FAR ROCKAWAY, Queens — With control of the largest city in America to be decided In just days, the candidates vying to be New York City’s next mayor are doing everything they can to gain the upper hand.
Behind in the polls, but showing no shortage of willpower, Curtis Sliwa continued campaigning in Manhattan Saturday, despite being hit by a car the day before and sustaining a fractured arm, according to his staff.
Sliwa said he was struck by a yellow taxi cab Friday while on his way to a media interview. Sliwa still managed to make it to his interview and complete it before going to the hospital where he says he was told he had a fractured arm.
Despite being banged up and wearing a sling for his arm, Sliwa was energetic as he spoke to supporters in Midtown, Manhattan on Saturday afternoon.
The Republican candidate guaranteed the city would be much safer with him as mayor than with Democratic challenger Eric Adams. More police and a tougher stance on crime are some of Sliwa’s key issues. He also wants to do away with New York City’s vaccine mandates.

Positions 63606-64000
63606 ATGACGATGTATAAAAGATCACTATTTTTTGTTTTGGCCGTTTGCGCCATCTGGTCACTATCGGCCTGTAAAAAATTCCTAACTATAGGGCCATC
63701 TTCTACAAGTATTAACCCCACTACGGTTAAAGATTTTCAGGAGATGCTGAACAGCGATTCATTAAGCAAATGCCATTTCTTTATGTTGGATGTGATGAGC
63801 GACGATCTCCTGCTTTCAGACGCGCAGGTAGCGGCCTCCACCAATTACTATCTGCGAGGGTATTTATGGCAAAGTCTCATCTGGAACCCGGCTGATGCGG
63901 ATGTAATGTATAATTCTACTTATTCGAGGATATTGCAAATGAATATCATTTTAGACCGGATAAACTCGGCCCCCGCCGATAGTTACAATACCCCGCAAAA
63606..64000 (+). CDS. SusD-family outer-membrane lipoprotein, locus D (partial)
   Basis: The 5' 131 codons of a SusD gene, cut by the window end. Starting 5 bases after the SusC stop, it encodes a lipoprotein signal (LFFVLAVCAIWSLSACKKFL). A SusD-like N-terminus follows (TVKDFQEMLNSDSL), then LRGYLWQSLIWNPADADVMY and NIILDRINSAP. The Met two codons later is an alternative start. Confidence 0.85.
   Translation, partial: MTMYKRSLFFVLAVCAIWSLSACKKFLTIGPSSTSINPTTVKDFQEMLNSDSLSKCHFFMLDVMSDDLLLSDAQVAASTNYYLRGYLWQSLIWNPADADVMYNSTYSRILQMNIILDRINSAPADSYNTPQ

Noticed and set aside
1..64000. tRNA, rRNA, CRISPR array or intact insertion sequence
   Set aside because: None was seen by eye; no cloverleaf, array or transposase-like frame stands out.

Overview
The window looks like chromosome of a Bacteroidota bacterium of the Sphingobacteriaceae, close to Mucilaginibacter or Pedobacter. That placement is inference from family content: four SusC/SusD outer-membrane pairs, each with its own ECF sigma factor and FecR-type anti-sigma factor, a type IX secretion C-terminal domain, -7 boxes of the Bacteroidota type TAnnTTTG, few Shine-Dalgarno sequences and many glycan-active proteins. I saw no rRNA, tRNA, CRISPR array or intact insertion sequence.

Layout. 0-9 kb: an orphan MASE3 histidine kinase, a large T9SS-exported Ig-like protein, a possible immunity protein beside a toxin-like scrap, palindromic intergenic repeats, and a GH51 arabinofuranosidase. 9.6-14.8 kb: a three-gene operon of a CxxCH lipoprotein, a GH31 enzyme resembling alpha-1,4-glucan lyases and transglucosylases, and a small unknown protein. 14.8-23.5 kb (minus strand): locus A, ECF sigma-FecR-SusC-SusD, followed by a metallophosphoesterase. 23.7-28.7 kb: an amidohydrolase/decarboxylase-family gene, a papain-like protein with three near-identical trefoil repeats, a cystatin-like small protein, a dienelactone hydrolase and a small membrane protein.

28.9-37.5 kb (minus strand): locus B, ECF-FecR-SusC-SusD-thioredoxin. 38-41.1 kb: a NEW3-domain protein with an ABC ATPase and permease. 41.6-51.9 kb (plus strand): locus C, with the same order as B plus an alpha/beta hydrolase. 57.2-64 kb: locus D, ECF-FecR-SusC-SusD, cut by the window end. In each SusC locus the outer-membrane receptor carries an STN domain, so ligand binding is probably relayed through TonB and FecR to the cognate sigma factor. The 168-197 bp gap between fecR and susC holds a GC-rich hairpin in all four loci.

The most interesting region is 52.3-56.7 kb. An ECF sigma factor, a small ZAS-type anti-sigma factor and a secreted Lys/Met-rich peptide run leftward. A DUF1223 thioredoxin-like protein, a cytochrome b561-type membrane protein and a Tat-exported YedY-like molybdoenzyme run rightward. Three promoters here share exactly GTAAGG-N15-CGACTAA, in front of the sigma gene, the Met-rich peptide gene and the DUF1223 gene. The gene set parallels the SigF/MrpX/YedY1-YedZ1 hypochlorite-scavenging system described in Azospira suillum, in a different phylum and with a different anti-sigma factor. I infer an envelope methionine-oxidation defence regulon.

Over in Far Rockaway, Queens, Brooklyn borough president Eric Adams told a crowd at a rally that moving New York City forward is his main priority if elected mayor. Increases in education and opportunities for those in poverty are some of the priorities he listed.
Both men present themselves as a mayor for the common person, and recent polls show Adams ahead in his race against Sliwa. Despite that, Adams says he has no plans to celebrate early.
“You don’t give up the game in the ninth inning,” Adams said.
After eight days of early voting, nearly 135,000 people have already cast their ballots, according to the New York City Board of Elections.